Back to Journals » Pharmacogenomics and Personalized Medicine » Volume 13

Variations in the Wnt/β-Catenin Pathway Key Genes as Predictors of Cervical Cancer Susceptibility

Authors Wang B, Wang M, Li X, Yang M, Liu L

Received 6 February 2020

Accepted for publication 22 April 2020

Published 20 May 2020 Volume 2020:13 Pages 157—165

DOI https://doi.org/10.2147/PGPM.S248548

Checked for plagiarism Yes

Review by Single-blind

Peer reviewer comments 2

Editor who approved publication: Dr Martin Bluth


Bingqi Wang, Min Wang, Xianping Li, Min Yang, Lei Liu

Department of Laboratory Medicine, The Second Xiangya Hospital, Central South University, Changsha 410011, Hunan, People’s Republic of China

Correspondence: Min Wang
Department of Laboratory Medicine, The Second Xiangya Hospital, Central South University, 139 Middle Renmin Road, Changsha 410011, Hunan, People’s Republic of China
Tel/Fax +86 132 9869 7558
Email wangmin0000@csu.edu.cn

Background: Cervical cancer is the fourth most common and fatal tumor among women worldwide. The Wnt/β-catenin signaling pathway was etiologically involved in the cervical cancer model. Herein, we aimed to investigate whether germline genetic variations within the Wnt/β-catenin pathway can be genetic risk factors of cervical cancer.
Patients and Methods: A total of 305 samples (147 patients, 158 controls) were included. Eight genetic variations located in APC (rs454886), GSK3β (rs3755557), CTNNB1 (rs11564475, rs1798802, rs3864004, rs2293303, and rs4135385), and TCF7L2 (rs7903146) were genotyped via Sanger sequencing. The χ 2 test and non-conditional logistic regression were used in the single-locus analysis. Gene–gene interactions and haplotype construction in case–control samples were performed by the GMDR method and Haploview software, respectively.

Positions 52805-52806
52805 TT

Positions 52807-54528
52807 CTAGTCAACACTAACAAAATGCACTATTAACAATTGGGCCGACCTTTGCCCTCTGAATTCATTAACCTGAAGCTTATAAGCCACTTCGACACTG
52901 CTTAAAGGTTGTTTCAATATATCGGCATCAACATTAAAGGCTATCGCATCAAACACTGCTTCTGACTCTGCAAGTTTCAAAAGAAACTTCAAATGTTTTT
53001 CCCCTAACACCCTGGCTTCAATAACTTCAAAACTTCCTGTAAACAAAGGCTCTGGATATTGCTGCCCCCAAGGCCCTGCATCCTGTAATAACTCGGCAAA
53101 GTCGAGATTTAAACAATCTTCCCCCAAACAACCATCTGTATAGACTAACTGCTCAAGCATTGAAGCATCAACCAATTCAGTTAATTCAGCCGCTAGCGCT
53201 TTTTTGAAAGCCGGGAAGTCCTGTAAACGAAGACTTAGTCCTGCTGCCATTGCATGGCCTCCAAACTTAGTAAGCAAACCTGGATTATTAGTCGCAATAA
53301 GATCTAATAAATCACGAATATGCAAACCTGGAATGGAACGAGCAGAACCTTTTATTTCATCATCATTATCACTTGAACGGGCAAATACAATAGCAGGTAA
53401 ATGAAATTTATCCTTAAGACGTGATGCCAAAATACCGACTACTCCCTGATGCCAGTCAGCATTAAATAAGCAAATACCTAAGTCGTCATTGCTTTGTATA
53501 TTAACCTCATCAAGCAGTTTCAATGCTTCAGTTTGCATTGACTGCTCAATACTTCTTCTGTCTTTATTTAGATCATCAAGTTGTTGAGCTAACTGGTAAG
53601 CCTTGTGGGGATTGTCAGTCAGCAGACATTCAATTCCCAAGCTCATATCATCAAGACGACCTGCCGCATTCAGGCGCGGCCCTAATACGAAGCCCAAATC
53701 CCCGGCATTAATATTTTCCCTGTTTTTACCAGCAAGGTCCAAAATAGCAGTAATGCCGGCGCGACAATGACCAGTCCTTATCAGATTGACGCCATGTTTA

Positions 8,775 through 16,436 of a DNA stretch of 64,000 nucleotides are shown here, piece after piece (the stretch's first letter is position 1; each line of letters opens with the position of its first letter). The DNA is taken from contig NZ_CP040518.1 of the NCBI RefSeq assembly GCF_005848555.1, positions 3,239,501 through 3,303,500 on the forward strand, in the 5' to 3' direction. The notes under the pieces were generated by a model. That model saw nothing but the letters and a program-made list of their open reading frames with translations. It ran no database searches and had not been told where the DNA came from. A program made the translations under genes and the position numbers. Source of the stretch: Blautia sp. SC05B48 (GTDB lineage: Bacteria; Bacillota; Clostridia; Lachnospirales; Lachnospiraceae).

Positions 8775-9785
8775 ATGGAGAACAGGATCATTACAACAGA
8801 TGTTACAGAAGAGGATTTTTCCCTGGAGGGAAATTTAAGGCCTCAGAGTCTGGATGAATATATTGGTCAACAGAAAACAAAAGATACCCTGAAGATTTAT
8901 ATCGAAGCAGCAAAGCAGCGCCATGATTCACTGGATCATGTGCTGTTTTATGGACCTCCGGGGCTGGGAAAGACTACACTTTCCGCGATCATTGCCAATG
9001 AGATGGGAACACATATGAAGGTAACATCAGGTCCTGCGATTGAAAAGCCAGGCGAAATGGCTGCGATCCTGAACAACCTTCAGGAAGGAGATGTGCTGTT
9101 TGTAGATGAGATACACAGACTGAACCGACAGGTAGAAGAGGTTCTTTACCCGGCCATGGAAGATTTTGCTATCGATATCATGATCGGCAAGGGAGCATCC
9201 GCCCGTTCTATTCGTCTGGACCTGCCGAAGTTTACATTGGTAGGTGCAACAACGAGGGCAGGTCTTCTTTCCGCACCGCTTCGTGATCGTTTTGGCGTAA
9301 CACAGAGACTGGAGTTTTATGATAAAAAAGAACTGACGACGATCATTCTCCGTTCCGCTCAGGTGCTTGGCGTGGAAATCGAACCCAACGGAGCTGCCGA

Results: The frequency of CTNNB1 rs1798802 GA+AA genotype was significantly lower in cervical cancer patients adjusted for age (OR=0.626, 95% CI=0.398– 0.984). The mutant alleles of rs3864004 (A) and rs2293303 (T) located in CTNNB1 showed 1.513 (1.038– 2.207), and 1.654 (1.020– 2.683) fold increased risk of cervical cancer, respectively. Haplotype analysis showed no association between haplotypes of the CTNNB1 gene and cervical cancer risk. No significant contribution of interactions among genes in the Wnt pathway was identified.
Conclusion: We concluded that the genetic variants in the CTNNB1 gene might contribute to the development of cervical cancer.

Keywords: cervical cancer, Wnt/β-catenin signaling pathway, single nucleotide polymorphism, APC, GSK3β, CTNNB1, TCF7L2

Corrigendum for this paper has been published

Creative Commons License This work is published and licensed by Dove Medical Press Limited. The full terms of this license are available at https://www.dovepress.com/terms.php and incorporate the Creative Commons Attribution - Non Commercial (unported, v3.0) License. By accessing the work you hereby accept the Terms. Non-commercial uses of the work are permitted without any further permission from Dove Medical Press Limited, provided the work is properly attributed. For permission for commercial use of this work, please see paragraphs 4.2 and 5 of our Terms.

Download Article [PDF]  View Full Text [HTML][Machine readable]